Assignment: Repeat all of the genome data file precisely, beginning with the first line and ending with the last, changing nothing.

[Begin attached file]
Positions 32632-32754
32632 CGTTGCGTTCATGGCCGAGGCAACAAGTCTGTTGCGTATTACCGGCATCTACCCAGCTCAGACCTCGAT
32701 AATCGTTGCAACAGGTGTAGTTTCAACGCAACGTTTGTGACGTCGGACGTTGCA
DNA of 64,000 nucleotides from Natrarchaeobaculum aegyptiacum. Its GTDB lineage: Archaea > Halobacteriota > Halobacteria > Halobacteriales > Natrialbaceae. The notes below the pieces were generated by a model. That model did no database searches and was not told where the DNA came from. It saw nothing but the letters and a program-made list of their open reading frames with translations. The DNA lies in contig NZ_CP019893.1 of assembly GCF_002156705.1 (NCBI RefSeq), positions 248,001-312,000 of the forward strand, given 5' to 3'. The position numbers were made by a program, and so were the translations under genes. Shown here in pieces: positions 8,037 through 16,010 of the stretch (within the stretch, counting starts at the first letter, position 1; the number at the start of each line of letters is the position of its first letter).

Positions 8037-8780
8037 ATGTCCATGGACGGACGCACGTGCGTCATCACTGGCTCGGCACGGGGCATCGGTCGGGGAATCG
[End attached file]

Positions 32632-32754
32632 CGTTGCGTTCATGGCCGAGGCAACAAGTCTGTTGCGTATTACCGGCATCTACCCAGCTCAGACCTCGAT
32701 AATCGTTGCAACAGGTGTAGTTTCAACGCAACGTTTGTGACGTCGGACGTTGCA
DNA of 64,000 nucleotides from Natrarchaeobaculum aegyptiacum. Its GTDB lineage: Archaea > Halobacteriota > Halobacteria > Halobacteriales > Natrialbaceae. The notes below the pieces were generated by a model. That model did no database searches and was not told where the DNA came from. It saw nothing but the letters and a program-made list of their open reading frames with translations. The DNA lies in contig NZ_CP019893.1 of assembly GCF_002156705.1 (NCBI RefSeq), positions 248,001-312,000 of the forward strand, given 5' to 3'. The position numbers were made by a program, and so were the translations under genes. Shown here in pieces: positions 8,037 through 16,010 of the stretch (within the stretch, counting starts at the first letter, position 1; the number at the start of each line of letters is the position of its first letter).

Positions 8037-8780
8037 ATGTCCATGGACGGACGCACGTGCGTCATCACTGGCTCGGCACGGGGCATCGGTCGGGGAATCG